I’ve been seeing a few occasions where Neil J. Gunther’s Universal Scalability Law doesn’t seem to model all of the important factors in a system as it scales. Models are only models, and they’re not the whole truth, so they never match reality perfectly. But there appear to be a small number of cases where systems can actually scale a bit better than linearly over a portion of the domain, due to what I’ve been calling an “economy of scale.” I believe that the Universal Scalability Law might need a third factor (seriality, coherency, and the new factor, economy of scale). I don’t think that the results I’m seeing can be modeled adequately with only two parameters.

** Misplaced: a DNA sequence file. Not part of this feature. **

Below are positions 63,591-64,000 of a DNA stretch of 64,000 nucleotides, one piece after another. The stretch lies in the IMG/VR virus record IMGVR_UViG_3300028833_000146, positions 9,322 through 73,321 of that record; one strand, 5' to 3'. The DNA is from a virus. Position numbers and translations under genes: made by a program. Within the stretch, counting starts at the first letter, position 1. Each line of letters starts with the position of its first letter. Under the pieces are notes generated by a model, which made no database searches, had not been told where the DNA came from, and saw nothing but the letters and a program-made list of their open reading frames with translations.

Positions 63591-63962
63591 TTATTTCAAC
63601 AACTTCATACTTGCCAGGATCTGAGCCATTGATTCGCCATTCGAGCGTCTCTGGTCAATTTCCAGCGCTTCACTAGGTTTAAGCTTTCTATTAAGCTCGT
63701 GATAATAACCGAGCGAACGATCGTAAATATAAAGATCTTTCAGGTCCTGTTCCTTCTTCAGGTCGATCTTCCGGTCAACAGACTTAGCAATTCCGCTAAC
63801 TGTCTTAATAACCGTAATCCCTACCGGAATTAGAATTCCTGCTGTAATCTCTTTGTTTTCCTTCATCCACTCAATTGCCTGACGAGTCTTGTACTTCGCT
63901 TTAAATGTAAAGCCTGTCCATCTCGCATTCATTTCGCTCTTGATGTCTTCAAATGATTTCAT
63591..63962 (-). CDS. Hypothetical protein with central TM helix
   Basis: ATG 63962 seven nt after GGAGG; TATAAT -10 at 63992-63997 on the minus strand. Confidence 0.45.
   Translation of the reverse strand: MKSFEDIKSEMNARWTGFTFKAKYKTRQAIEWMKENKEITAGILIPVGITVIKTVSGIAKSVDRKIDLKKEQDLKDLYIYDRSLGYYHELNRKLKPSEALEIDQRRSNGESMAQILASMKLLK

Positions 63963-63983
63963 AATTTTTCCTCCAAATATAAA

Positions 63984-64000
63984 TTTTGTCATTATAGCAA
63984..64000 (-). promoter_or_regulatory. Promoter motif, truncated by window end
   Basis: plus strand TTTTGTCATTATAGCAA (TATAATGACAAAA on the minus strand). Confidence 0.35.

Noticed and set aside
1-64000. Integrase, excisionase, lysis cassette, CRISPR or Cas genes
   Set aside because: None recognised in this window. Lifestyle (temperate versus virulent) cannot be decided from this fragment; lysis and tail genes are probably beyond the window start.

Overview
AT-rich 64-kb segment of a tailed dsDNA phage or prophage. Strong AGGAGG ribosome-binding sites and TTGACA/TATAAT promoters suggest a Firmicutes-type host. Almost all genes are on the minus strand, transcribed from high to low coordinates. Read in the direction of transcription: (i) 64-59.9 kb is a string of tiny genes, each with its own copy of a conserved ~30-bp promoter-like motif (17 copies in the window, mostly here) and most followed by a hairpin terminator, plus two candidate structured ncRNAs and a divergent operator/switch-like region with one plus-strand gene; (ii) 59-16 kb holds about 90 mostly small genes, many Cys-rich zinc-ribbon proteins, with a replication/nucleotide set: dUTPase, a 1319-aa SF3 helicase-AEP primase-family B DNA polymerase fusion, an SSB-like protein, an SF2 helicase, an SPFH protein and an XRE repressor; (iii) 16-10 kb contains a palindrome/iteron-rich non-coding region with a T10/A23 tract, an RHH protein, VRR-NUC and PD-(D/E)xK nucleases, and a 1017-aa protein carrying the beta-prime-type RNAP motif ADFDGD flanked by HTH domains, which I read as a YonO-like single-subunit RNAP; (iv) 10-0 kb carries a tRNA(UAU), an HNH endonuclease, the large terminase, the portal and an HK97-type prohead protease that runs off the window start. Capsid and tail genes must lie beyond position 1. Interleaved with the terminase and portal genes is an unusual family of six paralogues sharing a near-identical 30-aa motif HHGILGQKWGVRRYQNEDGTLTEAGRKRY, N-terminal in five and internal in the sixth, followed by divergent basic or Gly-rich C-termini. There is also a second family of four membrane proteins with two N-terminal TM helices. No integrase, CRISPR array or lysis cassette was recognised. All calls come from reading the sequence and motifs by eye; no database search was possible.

Here are two publicly available cases that appear to demonstrate this phenomenon: Robert Haas’s recent blog post on PostgreSQL, titled Scalability, in Graphical Form, Analyzed and Mikael Ronstrom’s post from May on MySQL (NDB) Cluster, titled Better than Linear Scaling is Possible.

Dr. Ronstrom’s post discusses the mechanics of the phenomenon, and speculates (I’m not sure it’s conclusive) that it is from a combination of partitioning and better use of CPU caches. Now someone needs to do the math to figure out how to include this factor into the equation.

The good thing about the Universal Scalability Law is how simple and applicable it is for many systems. It’s nice that this economy-of-scale factor seems to be unusual and the simpler model remains easy to apply for a large variety of tasks.

If you’re interested in learning more, I wrote an ebook about the Universal Scalability Law.

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